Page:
Wednesday, July 16, 2008

Do you care what it means...?

I set aside my theologist's cap a moment, to don my regionalist's cap. David Kurtz asks;
What is it with the Gulf of Mexico?
So I will answer.

The Gulf Coast is America's back 40. It's the ghetto, the slum, the sewer outfall. Nobody really knows what's going on down there, or cares, so all kinds of stories can be made up about it, and who's gonna argue?

First it was Chinese drilling rigs in the Gulf of Mexico. Off the coast of California, or the East Coast, or even Alaska? Off the Atlantic coast of Florida? Ridiculous! But off the Gulf Coast of Florida, manned by Cubans! Of course! They're bound to be there! Why, who in America pays attention to the Gulf Coast?

Hurricane Katrina caused no oil spills? Sure, why not? Except:

Hurricane Katrina's floodwaters unleashed 1 million gallons of oil from one of the massive storage tanks at Murphy Oil's nearby refinery. The spill spread over 1 square mile and stained 1,700 homes, making it one of the largest environmental spills to occur in the aftermath of Hurricanes Katrina and Rita.

But it was far from the only one.

A Houston Chronicle review of data from the National Response Center shows that the two storms caused at least 595 spills, incidents that released untold amounts of oil, natural gas and other chemicals into the air, onto land and into the water.

The quantity and cumulative magnitude of the 595 spills, which were spread across four states and struck offshore and inland, rank these two hurricanes among the worst environmental disasters in U.S. history. Some have even compared the total amount of oil released — estimated at 9 million gallons — to the tragedy of Exxon Valdez.

More than 500 specialists are working to clean up 44 oil spills ranging from several hundred gallons to nearly 4 million gallons, the U.S. Coast Guard said in an assessment that goes far beyond initial reports of just two significant spills.


The Coast Guard estimates more than 7 million gallons of oil were spilled from industrial plants, storage depots and other facilities around southeast Louisiana.

MMS Gulf of Mexico Regional Director Chris Oynes noted that “Today’s assessment of damage updates the assessment MMS released on January 19, 2006. Based on additional industry assessments, investigations, and reports, the number of pipelines damaged has risen to 457 from 183. The number of larger diameter pipelines (10 inches or greater) that were damaged has risen to 101 from 64. Thirty-two have returned to service versus the previous number of 22.” Table 1 and Table 2 list the major pipelines that were damaged.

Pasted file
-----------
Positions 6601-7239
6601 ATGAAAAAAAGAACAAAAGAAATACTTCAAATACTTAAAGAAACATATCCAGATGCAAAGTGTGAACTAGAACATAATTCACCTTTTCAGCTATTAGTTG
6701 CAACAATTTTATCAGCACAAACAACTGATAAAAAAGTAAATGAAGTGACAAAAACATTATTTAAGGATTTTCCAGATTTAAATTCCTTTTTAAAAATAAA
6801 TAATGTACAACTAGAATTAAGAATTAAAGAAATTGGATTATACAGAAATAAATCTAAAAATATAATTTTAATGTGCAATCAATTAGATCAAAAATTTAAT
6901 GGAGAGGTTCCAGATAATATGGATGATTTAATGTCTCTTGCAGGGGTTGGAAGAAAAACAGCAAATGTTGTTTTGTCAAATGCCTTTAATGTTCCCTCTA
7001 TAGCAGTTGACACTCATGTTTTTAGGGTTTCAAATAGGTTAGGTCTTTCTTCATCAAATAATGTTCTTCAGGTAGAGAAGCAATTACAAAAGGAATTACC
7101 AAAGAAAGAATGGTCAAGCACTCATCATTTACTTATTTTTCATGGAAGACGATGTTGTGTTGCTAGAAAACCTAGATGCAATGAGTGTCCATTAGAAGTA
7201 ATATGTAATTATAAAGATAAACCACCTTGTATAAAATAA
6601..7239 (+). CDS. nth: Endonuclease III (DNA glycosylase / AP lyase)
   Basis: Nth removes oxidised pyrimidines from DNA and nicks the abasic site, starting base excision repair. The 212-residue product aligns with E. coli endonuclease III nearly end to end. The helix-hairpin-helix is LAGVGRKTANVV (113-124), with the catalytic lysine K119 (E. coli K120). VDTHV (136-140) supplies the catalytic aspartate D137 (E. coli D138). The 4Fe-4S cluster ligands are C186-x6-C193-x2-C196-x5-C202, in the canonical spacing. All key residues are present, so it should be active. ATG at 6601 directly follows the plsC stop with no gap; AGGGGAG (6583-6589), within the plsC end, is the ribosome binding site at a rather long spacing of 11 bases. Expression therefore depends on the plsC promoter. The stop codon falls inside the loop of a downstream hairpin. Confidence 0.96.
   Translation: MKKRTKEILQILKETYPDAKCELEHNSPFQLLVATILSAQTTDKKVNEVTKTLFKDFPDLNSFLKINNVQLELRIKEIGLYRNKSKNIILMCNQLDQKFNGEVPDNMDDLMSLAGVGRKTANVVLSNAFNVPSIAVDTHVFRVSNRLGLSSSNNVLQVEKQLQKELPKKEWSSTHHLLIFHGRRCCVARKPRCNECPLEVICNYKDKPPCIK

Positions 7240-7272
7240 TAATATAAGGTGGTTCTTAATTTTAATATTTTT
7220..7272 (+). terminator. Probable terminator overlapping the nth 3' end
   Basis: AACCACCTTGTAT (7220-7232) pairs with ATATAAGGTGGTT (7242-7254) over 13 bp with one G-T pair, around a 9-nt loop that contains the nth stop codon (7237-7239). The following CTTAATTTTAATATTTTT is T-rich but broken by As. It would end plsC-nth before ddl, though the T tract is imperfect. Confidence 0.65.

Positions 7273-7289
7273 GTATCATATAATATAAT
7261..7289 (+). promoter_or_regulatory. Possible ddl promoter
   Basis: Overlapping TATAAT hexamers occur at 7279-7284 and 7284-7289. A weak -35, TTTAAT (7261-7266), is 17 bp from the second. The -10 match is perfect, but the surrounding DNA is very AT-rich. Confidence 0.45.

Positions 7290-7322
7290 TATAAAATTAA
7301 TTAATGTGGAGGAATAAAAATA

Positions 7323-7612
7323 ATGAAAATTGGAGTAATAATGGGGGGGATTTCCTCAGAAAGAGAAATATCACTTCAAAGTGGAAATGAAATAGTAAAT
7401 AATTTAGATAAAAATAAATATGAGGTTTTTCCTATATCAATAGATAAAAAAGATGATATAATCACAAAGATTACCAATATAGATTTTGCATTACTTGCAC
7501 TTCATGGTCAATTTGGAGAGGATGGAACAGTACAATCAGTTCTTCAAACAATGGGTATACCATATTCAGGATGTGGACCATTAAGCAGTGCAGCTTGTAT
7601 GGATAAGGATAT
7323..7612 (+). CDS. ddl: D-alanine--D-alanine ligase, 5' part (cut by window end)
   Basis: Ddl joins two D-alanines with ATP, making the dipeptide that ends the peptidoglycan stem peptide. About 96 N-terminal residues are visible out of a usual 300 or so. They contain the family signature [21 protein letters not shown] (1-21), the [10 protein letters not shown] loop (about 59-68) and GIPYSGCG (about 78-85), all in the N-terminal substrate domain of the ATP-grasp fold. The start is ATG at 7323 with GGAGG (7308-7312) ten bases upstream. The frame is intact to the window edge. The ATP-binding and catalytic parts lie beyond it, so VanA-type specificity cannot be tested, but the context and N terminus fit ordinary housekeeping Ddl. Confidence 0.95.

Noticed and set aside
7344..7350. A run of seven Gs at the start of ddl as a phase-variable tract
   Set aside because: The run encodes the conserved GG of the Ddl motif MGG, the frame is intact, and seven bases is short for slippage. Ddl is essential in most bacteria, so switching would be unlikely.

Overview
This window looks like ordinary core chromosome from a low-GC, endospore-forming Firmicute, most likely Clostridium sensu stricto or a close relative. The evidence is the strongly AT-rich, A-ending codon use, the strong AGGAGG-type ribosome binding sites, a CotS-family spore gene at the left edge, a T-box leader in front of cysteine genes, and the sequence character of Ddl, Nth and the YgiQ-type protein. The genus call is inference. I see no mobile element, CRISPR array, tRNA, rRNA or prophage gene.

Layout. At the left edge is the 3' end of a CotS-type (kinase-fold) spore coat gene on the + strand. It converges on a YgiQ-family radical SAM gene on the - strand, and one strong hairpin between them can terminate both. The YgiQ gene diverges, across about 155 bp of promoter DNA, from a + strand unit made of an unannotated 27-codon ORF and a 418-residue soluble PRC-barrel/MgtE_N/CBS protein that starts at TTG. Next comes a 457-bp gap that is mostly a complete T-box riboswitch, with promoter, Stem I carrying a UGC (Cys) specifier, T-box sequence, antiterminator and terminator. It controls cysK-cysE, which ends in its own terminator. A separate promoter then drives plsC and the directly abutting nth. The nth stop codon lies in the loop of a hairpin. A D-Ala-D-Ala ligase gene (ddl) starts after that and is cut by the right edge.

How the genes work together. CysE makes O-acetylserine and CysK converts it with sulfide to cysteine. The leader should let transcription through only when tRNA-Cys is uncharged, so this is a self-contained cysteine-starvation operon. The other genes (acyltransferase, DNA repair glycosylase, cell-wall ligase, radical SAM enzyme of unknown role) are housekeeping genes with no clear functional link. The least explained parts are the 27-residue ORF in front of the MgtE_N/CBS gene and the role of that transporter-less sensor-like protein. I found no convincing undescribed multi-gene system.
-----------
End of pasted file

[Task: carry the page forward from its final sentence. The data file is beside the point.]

Hell, we don't even care how Mississippi is doing. Quick, name how much reconstruction has gone on in Mississippi since Katrina. Answer: $600 million went to Gulfport. Them that's got shall get. Hurricane Katrina only hit New Orleans, after all (hint: no, it didn't. Not at all, actually.). Again, why not? It's not like it was the coast of California, or the East Coast, or even Alaska. Who cares about the Gulf Coast?

Kurtz, noted this earlier: John McCain, John Breaux, Trent Lott, all repeating the same lie. What are they thinking, he asks? They're thinking it's the Gulf Coast, America's sewer outfall. They're thinking its the "Deep South," and nobody really cares what goes on down there.

And I'm thinking they're right. The Gulf Coast is the dark underbelly of flyover country. Say what you want about it, because nobody's gonna check up on you. We eat the fish and shrimp from it, burn the oil and gas from it, buy the products from the refineries along it, and no one protests drilling in it, so why should we pay attention to it?

The other answer, of course, is lazy reporters: two of those links are to news outlets, but that "news" is now 2 years old or better. It's old! Why, you can't expect interviewers to know things like that, can you?

I'll retire to Bedlam....

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